Meeting Jesus by Andy Uyboco

Posted by admin | Posted on March 1, 2016
Atty. Jesus Falcis, HAPI Legal Consultant
 

Jesus with Andy and other HAPI Core Officers: Danielle, Huemer and Dmitri
I had a personal encounter with Jesus in Cebu last weekend, at this wonderful place called Hamerson’s Hotel. I was one of the guest speakers at a leadership meeting and general assembly of Humanist Alliance Philippines, International (HAPI).
I was having my breakfast when Bobby Olarte, the event chairperson, came over to my table and asked, “Have you met Jesus?”
I stared at him for a few seconds, wondering if he was serious. He seemed to be, so I mumbled, “Uh, well, you know, not personally, but…”
“Oh great, let me introduce you to him,” he said, then turned around to a neatly-dressed young man behind him who extended his right hand towards me. “Andy, meet Jesus,” said Bobby and we shook hands. Since I’ve always been encouraged to get to know Jesus more, I decided to take this time to do so.
“Jesus” turned out to be Atty. Jesus Falcis III. And no, he is not “He-sus.” His name really is pronounced as  “Jee-zus.” His friends found it amusing to call him that when they found out he was an atheist. Eventually, the name stuck and he has taken to introducing himself as “Jee-zus.”
Oh wait, did I just say Jesus is an atheist? Here’s another fun fact. Not only is Jesus an atheist, he is gay as well. That statement should make Manny Pacquiao and his bible-thumping fans squirm a little.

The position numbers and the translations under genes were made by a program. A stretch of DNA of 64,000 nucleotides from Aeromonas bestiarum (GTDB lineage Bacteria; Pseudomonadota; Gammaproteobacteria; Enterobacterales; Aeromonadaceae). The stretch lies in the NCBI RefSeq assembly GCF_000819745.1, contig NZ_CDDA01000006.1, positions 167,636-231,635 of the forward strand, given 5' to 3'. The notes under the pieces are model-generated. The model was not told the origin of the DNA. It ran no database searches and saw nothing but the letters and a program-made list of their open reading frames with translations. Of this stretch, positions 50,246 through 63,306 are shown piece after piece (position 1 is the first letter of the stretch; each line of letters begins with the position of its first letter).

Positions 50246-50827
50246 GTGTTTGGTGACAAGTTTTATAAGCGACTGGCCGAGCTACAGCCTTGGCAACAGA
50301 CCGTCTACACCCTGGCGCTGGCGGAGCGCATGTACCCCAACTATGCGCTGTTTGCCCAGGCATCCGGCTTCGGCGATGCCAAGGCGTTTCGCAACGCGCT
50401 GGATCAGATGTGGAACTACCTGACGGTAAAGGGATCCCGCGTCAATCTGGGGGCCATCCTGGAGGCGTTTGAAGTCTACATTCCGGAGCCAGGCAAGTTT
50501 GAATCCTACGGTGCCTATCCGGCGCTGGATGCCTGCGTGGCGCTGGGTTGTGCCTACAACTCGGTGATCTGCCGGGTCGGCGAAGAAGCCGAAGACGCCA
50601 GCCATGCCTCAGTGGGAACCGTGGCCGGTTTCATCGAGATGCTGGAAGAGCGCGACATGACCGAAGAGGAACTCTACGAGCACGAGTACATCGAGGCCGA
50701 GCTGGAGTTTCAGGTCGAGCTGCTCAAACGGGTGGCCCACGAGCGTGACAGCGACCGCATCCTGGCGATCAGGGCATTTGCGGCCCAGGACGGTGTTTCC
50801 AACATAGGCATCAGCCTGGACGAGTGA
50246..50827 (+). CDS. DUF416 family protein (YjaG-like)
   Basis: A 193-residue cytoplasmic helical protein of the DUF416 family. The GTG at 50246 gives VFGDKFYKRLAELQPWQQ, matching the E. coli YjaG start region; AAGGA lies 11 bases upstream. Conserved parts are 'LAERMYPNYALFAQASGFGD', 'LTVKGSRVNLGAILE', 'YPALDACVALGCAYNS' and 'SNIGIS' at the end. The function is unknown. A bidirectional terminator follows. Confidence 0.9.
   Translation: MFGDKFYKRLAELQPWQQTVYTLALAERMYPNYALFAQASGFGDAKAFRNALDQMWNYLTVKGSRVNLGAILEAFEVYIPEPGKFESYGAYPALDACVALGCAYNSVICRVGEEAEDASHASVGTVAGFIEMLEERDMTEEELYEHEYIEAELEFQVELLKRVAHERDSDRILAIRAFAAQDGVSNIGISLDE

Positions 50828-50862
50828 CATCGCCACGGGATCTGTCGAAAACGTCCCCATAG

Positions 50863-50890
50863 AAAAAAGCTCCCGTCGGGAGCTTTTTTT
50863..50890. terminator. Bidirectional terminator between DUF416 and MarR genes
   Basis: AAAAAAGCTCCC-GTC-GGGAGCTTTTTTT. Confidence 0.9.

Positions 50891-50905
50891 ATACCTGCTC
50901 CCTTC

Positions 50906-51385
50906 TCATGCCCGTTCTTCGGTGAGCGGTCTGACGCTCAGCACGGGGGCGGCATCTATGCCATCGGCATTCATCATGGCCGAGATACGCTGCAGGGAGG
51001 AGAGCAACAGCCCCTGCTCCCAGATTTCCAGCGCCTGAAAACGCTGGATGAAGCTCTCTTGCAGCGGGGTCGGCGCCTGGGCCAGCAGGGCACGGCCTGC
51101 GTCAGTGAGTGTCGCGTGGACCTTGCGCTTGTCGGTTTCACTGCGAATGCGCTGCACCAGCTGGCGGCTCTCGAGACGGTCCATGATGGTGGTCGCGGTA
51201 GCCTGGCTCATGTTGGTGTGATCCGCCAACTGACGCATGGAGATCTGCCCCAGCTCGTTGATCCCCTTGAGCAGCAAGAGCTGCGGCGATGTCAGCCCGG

Jesus made headlines last May, 2015 when he filed a 31-page petition to the Supreme Court seeking to legalize same-sex marriage in the Philippines. The petition is the first of its kind for LGBT rights. The usual route is to go through congress, and while there have been actual bills authored in the past,  none of them have seen the light of day. Perhaps because politicians inclined to back such a bill would hesitate, as doing so may offend their predominantly Catholic or Christian voter base and hurt their chances of winning a second or third term.
Jesus’s method seeks to short-circuit the process by going directly to the Supreme Court, and arguing that the 1987 Family Code (Executive Order 209) — which defines marriage as between man and woman only — is unconstitutional. The 1987 Constitution itself does not define marriage as between man and woman, nor does it limit a family (Article 15) as being composed of one male and one female spouse.
In an article published in Rappler last January 2016, Falcis stresses the inequality in how LGBT people’s rights are treated and how equality simply cannot wait.